Be patient! Sprouts will come in due time!
How Long Will It Take before I see something happening?
A common question with an answer most of us don’t want to hear… it depends. I will say, the highest success rates come from recreating each particular seed’s ideal germination environment. Most seed packages will give you a time range anywhere from a few days to a few weeks. All seeds are a little different, even the same packet of seeds can have some that sprout quicker than others. Be patient, monitor your temperature and moisture and then you will be rewarded greatly when those first seeds germinate and those little sprouts emerge. It’s exciting to watch those small seeds become large plants. Happy Gardening!
About Matt Johnson
Matt is the President and Founder of Lush Lighting, Inc. He is a leader, a visionary, a mentor, and caring family man. Matt openly shares his wisdom, generosity and assistance with everyone he encounters. He is a sharp business man, admirable, loyal, and willing to step out of the box to make things happen. Whenever he gets a chance, he squeezes in a round of golf or a movie with his wife.
If you want to check more on different techniques for germinating seeds, we can share to you our hidden steps.
Top 5 Germination Mistakes To Avoid When Growing Weed
Germinating cannabis seeds is necessary in order to sprout seedlings that develop into mature, healthy cannabis plants. However, complications with light, humidity, heat, and more could result in cannabis seeds failing to sprout. Find out what to avoid to ensure successful germination.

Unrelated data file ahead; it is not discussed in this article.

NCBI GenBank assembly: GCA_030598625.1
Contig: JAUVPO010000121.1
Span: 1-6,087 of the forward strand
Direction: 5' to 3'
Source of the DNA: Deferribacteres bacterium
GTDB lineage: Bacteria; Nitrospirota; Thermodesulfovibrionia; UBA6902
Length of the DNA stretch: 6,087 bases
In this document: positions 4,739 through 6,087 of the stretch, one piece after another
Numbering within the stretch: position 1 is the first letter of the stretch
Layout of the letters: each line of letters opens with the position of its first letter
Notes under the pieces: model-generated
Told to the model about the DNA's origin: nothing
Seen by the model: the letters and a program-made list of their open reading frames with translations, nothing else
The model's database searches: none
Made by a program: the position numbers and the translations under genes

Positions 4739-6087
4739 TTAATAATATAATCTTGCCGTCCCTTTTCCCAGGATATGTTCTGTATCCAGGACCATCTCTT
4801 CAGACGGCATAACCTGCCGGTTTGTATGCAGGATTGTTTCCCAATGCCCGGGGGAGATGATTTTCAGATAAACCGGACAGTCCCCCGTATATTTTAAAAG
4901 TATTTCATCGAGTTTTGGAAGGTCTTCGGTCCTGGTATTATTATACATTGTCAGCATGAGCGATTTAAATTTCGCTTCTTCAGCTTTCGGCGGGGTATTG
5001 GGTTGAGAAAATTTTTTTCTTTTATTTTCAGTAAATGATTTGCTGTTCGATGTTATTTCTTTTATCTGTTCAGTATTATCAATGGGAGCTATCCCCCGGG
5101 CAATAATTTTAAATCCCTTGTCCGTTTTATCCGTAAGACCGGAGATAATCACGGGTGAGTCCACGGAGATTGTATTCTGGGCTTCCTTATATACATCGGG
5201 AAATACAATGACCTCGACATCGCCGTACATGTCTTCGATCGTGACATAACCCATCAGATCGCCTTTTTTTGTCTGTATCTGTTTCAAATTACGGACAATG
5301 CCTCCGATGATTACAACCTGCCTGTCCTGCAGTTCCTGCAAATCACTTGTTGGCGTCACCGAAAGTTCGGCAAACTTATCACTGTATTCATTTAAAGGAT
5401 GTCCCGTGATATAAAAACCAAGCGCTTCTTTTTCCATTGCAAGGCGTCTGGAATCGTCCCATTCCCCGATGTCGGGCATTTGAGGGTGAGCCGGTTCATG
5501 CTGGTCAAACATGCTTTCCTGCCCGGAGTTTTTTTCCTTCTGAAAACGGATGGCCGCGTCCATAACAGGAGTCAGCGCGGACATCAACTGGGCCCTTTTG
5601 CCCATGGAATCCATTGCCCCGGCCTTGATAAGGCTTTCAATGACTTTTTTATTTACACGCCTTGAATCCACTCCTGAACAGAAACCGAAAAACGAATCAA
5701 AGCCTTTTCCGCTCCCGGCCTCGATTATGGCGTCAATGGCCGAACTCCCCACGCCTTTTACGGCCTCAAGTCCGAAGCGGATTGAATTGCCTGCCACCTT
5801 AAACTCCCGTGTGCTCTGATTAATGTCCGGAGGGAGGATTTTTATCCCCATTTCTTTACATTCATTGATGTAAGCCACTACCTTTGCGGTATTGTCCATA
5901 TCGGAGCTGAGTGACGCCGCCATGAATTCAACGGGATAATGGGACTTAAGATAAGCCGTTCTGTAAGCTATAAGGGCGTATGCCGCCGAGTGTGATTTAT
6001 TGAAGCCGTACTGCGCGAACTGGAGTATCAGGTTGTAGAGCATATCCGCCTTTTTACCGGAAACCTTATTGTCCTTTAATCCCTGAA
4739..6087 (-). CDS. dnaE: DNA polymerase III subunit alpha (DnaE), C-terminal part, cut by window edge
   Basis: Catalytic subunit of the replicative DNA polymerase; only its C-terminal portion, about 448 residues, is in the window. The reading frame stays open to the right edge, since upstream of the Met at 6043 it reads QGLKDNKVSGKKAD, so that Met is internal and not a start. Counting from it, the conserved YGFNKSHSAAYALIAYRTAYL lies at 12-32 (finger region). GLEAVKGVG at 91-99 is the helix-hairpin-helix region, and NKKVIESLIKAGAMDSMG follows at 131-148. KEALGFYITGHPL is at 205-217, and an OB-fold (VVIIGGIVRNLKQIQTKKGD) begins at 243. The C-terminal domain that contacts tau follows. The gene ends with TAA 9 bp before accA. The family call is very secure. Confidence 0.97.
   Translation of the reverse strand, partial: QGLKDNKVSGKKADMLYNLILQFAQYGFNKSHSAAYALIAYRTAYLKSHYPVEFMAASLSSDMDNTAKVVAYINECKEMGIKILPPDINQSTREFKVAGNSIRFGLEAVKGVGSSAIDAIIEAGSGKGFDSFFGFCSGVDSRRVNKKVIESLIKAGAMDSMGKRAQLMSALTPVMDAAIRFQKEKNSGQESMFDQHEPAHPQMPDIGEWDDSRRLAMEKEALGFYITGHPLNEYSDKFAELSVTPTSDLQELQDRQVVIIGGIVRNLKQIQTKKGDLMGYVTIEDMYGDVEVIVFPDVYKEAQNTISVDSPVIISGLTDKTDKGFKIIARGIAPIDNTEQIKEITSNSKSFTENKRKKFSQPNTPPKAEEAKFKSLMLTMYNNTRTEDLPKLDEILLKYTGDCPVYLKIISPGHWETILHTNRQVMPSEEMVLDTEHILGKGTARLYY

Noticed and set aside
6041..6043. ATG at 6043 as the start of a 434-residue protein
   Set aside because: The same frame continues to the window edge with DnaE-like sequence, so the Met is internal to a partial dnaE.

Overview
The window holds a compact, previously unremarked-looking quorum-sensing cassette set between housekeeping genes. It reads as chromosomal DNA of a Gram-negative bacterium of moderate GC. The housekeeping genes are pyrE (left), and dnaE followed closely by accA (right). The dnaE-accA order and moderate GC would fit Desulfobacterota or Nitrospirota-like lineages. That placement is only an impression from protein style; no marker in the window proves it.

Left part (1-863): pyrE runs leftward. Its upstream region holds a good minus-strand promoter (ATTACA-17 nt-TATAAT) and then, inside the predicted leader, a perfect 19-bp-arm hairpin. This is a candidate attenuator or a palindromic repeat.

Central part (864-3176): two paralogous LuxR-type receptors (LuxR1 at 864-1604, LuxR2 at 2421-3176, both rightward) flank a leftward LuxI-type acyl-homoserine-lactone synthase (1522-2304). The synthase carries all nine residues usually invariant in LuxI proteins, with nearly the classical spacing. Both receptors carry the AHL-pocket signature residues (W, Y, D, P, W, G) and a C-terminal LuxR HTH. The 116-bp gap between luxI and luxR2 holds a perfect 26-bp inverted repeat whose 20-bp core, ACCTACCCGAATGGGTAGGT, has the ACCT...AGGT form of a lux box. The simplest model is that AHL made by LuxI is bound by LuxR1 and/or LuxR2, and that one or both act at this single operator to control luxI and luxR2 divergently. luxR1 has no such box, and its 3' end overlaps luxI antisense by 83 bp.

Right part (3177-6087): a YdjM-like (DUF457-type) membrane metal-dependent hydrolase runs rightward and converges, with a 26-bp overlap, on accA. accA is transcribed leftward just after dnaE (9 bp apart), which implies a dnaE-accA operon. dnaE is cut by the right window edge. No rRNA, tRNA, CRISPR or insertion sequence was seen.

Germination is where the magic begins. Cannabis seeds must first germinate in order to sprout and begin their journey as living, breathing plants. However, if the germination process is done incorrectly, or is thwarted by some other variable, seeds can fail to sprout, leaving you with useless, spent seeds instead. Here are the top five mistakes to avoid when germinating cannabis seeds.
GERMINATING BAD SEEDS
One of the most common reasons seeds fail to germinate is because they are simply duds. Typically, healthy cannabis seeds should look a specific way and be of a specific colour. Viable seeds will appear round, not flat, and should be a beige to dark brown colour with subtle tiger striping. Seeds that have been flattened or are pale in colour may have a tough time sprouting into healthy cannabis plants.
Seeds that have been improperly stored may also fail to germinate. These tiny packages of DNA prefer to be kept in a cool, dark place with moderate humidity. Exposing them to heat, light, or extreme humidity levels (both high and low) could result in seeds losing their viability. As long as you source your seeds from reputable seedbanks and store them appropriately, you shouldn’t have to worry about bad seeds ruining your chances of successful germination.
TOO MUCH LIGHT